“I’m a mother,” she said. “It’s so hard to see this. But all you can do is breathe and keep going.”
Villaseñor was one of hundreds of volunteers who showed up to help. Some hauled long pieces of lumber, which rescuers used to pry up slabs of concrete. Others brought sanitation and medical supplies. One woman pushed a shopping cart overflowing with greasy chicharron.
Adrian Mercado, 66, who lives six blocks from the school, got up at 4 a.m. Wednesday and brought rescuers 400 breakfast tortas.
He didn’t know anybody personally affected by the tragedy. “But these are my neighbors,” he said as he hauled plastic buckets filled with debris away from the wreckage.
Pedro Serrano, a 29-year-old doctor, also had joined the rescue effort. On Tuesday, he wriggled into a crevice that led inside the debris.
“We dug holes, then crawled in on our bellies,” Serrano said.
He managed to arrive at a collapsed classroom.
“We saw some chairs and wooden tables,” Serrano told the Associated Press. “The next thing we saw was a leg, and then we started to move rubble and we found a girl and two adults.”
None of them was alive.
The search continues for victims buried under the rubble of a fallen office building along Calle Alvaro Obregon in La Condesa neighborhood of Mexico City.(Gary Coronado / Los Angeles Times)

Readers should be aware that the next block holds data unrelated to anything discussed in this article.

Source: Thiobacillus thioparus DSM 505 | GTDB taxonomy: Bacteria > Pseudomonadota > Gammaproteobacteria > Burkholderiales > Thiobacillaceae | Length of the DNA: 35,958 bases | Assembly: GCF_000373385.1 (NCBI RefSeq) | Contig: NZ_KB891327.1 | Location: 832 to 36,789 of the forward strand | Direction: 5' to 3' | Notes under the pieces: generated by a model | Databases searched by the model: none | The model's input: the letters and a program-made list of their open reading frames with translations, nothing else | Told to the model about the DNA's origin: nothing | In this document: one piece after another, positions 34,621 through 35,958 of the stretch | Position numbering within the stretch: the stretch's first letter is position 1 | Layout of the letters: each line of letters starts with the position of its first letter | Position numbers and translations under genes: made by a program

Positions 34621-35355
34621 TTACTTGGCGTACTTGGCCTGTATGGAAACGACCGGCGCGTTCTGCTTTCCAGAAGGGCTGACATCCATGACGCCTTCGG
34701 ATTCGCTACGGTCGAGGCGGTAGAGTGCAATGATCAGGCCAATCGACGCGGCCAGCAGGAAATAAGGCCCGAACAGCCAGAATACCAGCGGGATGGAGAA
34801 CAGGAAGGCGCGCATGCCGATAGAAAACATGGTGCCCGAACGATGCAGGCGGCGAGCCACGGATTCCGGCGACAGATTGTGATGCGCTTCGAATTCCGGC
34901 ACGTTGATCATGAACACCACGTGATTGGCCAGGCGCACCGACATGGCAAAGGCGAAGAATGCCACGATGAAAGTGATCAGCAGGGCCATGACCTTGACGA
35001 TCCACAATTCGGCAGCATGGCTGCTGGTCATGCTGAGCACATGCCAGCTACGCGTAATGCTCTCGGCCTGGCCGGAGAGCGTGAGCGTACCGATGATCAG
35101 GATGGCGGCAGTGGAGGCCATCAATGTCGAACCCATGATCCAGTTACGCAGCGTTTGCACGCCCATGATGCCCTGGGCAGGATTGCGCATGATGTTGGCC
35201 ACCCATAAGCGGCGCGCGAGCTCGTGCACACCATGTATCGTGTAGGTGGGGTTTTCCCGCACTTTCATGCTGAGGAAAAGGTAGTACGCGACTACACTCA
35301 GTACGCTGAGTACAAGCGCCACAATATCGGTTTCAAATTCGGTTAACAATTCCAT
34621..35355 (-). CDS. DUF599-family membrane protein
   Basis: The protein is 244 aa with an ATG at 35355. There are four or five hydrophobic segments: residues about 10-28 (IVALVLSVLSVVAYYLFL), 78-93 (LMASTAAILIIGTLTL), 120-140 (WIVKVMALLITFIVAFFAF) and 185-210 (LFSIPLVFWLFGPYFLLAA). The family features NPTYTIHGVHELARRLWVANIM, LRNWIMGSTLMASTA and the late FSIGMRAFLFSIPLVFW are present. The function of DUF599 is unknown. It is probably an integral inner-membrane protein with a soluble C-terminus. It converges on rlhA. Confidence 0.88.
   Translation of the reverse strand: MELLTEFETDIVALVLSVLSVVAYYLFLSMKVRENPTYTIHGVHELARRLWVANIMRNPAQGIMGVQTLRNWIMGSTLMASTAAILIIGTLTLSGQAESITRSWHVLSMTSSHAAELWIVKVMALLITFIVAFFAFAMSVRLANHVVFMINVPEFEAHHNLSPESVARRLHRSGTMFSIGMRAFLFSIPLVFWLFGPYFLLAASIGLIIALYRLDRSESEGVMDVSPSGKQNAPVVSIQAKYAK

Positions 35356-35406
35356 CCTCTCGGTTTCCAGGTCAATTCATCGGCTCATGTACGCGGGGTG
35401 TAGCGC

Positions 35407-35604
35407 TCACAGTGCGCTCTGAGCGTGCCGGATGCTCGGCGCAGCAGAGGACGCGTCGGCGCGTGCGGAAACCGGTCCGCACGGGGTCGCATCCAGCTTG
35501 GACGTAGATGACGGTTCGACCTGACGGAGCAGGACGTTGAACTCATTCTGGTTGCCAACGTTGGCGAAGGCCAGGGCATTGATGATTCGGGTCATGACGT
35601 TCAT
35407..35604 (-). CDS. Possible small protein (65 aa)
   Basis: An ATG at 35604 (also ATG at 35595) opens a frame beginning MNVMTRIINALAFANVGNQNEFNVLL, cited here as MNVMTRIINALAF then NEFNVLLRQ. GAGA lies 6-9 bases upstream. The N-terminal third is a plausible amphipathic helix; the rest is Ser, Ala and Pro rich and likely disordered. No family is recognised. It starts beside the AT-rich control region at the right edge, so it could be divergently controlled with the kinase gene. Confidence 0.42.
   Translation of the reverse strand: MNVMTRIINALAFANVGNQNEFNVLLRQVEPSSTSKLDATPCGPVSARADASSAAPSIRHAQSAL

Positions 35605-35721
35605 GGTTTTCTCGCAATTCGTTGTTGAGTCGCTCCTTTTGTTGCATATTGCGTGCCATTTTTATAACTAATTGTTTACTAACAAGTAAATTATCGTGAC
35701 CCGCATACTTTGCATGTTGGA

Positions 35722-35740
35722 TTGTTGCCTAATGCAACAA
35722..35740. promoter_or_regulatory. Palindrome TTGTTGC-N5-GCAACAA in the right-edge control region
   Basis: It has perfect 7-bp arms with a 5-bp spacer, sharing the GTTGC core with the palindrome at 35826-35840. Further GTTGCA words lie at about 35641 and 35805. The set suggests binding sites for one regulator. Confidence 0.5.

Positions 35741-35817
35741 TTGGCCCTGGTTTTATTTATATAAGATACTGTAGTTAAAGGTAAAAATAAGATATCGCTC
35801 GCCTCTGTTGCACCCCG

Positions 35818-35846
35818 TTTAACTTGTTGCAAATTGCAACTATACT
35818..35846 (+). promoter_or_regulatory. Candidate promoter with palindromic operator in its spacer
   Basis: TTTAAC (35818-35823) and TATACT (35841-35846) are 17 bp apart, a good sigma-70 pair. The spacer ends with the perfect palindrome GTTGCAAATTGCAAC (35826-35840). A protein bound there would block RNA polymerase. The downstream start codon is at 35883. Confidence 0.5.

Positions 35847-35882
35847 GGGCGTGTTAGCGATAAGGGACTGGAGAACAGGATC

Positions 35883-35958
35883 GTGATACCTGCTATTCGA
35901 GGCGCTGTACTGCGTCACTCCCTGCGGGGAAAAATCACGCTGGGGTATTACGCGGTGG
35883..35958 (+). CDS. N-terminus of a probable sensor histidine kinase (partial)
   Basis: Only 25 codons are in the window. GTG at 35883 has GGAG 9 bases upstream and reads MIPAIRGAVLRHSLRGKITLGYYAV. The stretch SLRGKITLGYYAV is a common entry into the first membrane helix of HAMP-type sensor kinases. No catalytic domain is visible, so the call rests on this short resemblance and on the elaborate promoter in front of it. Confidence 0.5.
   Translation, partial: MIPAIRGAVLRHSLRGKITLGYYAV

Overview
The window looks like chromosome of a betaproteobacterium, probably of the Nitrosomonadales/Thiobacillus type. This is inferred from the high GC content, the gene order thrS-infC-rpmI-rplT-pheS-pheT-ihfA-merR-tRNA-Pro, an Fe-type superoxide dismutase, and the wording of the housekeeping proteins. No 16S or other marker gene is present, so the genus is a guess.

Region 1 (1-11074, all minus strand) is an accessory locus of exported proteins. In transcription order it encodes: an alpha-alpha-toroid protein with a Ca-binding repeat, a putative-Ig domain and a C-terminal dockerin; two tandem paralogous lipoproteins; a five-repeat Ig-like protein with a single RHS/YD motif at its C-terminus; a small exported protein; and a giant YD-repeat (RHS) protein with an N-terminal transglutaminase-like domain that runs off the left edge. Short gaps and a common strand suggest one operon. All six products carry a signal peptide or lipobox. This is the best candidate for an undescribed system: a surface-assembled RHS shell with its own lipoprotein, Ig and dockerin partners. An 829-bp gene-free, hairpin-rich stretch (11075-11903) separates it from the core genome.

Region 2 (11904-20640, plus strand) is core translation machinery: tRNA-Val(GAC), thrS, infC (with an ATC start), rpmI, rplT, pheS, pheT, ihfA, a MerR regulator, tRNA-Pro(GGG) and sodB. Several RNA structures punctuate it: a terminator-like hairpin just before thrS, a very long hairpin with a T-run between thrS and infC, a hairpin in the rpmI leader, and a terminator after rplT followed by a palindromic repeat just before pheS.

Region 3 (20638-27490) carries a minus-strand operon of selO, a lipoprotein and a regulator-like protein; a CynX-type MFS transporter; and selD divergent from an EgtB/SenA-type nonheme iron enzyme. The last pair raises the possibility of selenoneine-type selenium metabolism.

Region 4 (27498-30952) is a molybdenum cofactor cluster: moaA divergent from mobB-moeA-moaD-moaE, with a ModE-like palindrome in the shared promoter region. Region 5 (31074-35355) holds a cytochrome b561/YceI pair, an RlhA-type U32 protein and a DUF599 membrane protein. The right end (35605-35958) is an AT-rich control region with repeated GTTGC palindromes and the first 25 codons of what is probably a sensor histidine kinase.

Susana Coronel Flores, whose nephew, Adrian Moreno, is missing in a collapsed building, sheds a tear as the search continues for victims buried under the rubble along Calle Alvaro Obregon in La Condesa neighborhood of Mexico City.(Gary Coronado / Los Angeles Times)
Residents stand in the street after the earthquake alarm sounded in Mexico City on Saturday morning before the shaking from a magnitude 6.1 aftershock in Oaxaca state reached the capital, causing buildings to sway.(Natacha Pisarenko / Associated Press)
Rescue teams stop their work Saturday after the earthquake alert sounded in Mexico City, four days after the powerful quake that hit central Mexico. There were no immediate reports of major new damage or casualties in the capital.(Ronaldo Schemidt / AFP/Getty Images)
Residents evacuate apartment buildings in the Tlatelolco neighborhood after an earthquake alert sounded in Mexico City on Saturday morning, four days after the powerful quake that hit central Mexico.(AFP / Getty Images)